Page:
A study published in the Archives of General Psychiatry details findings of research on nearly 50 women who signed up for a program to help control their weight and improve eating habits. It goes on to suggest how certain foods stimulate brain patters and activity not dissimilar to someone craving and seeking out drugs for their addiction.
The problem with such studies is that they are showing physiological changes in a person after stimulating them with pictures of food (same can be done with drugs and alcohol). The fact that chemicals change in the brain during such exercises or that brain images change during such tests ONLY SHOWS THAT THESE CHANGED. But it does nothing to show WHY.
The dangerous path this leads down, every time psychiatric studies of this nature are conducted, is that new drugs are theorized into existence to mute such changes in chemical activity or to prevent sections of the brain from lighting up when someone thinks of a drug or food. But that is treating the SYMPTOM, not the cause. And, it would not be so bad if drugs actually worked; but studies time and again show that they are little more effective than sugar pill placebos.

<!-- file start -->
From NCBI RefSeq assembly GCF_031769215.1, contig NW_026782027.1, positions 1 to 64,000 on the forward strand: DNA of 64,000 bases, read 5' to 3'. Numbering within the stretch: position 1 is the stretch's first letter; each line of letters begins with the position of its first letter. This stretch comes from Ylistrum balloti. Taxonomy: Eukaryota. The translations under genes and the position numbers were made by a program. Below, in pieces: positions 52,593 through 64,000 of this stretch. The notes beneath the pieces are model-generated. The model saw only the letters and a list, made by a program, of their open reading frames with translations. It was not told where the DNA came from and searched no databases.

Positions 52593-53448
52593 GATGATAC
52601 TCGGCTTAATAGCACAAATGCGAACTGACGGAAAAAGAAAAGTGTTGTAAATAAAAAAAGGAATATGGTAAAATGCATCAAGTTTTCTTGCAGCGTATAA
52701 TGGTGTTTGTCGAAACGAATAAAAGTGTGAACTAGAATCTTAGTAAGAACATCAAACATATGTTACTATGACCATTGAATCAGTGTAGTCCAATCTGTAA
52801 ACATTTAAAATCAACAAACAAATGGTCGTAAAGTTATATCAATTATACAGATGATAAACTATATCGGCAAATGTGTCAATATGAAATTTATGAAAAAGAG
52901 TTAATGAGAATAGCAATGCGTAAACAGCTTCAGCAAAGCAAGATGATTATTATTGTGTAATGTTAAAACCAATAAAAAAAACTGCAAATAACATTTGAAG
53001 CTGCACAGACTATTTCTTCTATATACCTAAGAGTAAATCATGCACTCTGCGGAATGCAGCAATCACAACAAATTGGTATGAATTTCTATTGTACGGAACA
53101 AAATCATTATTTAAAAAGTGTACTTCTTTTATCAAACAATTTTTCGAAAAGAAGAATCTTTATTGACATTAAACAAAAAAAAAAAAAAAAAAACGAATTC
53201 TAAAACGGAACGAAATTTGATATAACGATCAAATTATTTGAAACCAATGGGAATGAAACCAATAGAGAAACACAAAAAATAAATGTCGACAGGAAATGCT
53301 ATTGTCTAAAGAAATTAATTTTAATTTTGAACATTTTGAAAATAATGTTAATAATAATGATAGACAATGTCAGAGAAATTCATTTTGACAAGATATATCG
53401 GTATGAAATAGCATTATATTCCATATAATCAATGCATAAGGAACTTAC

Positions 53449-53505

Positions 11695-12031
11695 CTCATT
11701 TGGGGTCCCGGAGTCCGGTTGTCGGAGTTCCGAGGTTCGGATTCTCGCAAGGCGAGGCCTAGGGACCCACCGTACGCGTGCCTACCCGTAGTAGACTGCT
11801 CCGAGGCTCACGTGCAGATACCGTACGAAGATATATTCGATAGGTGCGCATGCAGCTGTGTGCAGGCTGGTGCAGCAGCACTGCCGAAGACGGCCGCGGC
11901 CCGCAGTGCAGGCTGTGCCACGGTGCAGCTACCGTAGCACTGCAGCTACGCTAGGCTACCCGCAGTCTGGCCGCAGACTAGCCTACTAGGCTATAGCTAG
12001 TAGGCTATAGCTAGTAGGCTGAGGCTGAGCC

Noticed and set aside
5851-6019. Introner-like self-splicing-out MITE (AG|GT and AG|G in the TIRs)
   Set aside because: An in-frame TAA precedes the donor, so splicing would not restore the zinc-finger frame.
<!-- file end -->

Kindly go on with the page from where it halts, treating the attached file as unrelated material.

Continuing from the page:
So, isn’t it time that we take all our medicine and science and funding put into garbage projects – and really get down to the bottom of what is happening when someone is exhibiting addictive behavior? Only then can we really hope to help people.
Drug rehab centers around the country have very low success rates. The norm is less than 10%. There are some rehabs that are as high as 70% or better. Why not do long term studies on those drug rehab treatment programs and document what works? I know for a fact in my review of them that it’s largely because they do not drug their patients under the guise of ‘drug replacement therapy’ and because they are usually longer than the traditional 28 day drug rehab protocol used today. This allows them to really get into the problems and underlying issues so to free a person from them.
Maybe I am an idealist but it occurs to me that if we can put a man on the moon we can sure do a better job than this psychobabble that is dished out on the subject of addiction.